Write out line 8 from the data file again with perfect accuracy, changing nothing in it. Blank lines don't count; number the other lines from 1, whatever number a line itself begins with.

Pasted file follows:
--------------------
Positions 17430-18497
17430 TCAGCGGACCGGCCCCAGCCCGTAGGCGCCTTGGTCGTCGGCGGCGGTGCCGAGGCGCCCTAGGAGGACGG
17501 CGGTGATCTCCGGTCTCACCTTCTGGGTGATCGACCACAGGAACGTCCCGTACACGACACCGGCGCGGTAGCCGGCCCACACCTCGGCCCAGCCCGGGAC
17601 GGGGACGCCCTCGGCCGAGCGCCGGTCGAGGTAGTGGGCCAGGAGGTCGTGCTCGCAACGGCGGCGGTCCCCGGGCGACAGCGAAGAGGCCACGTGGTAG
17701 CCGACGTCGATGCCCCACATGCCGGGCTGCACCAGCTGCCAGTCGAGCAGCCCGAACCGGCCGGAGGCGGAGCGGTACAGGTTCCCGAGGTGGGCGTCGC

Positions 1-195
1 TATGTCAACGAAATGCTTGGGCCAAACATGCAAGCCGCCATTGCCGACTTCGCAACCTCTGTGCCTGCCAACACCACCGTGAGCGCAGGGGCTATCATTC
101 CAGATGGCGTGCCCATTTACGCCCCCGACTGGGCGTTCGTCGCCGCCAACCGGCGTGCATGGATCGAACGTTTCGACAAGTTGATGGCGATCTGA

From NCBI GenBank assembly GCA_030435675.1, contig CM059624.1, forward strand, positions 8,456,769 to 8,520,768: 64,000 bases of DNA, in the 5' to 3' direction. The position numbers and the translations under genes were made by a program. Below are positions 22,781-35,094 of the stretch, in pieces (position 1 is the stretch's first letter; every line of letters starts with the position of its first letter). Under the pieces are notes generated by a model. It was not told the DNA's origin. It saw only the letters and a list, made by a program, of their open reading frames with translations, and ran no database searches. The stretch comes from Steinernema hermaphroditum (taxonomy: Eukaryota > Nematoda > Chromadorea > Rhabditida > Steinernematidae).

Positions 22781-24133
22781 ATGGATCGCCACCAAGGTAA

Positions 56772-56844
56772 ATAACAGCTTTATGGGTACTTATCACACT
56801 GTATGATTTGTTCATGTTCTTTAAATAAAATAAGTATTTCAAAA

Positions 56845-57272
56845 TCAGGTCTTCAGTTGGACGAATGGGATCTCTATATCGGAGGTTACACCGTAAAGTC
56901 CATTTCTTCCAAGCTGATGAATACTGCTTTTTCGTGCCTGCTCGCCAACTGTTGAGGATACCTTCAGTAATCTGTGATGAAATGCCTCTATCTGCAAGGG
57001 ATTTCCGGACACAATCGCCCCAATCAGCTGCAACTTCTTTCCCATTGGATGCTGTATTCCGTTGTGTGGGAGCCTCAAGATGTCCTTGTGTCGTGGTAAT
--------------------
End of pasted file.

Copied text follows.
101 CAGATGGCGTGCCCATTTACGCCCCCGACTGGGCGTTCGTCGCCGCCAACCGGCGTGCATGGATCGAACGTTTCGACAAGTTGATGGCGATCTGA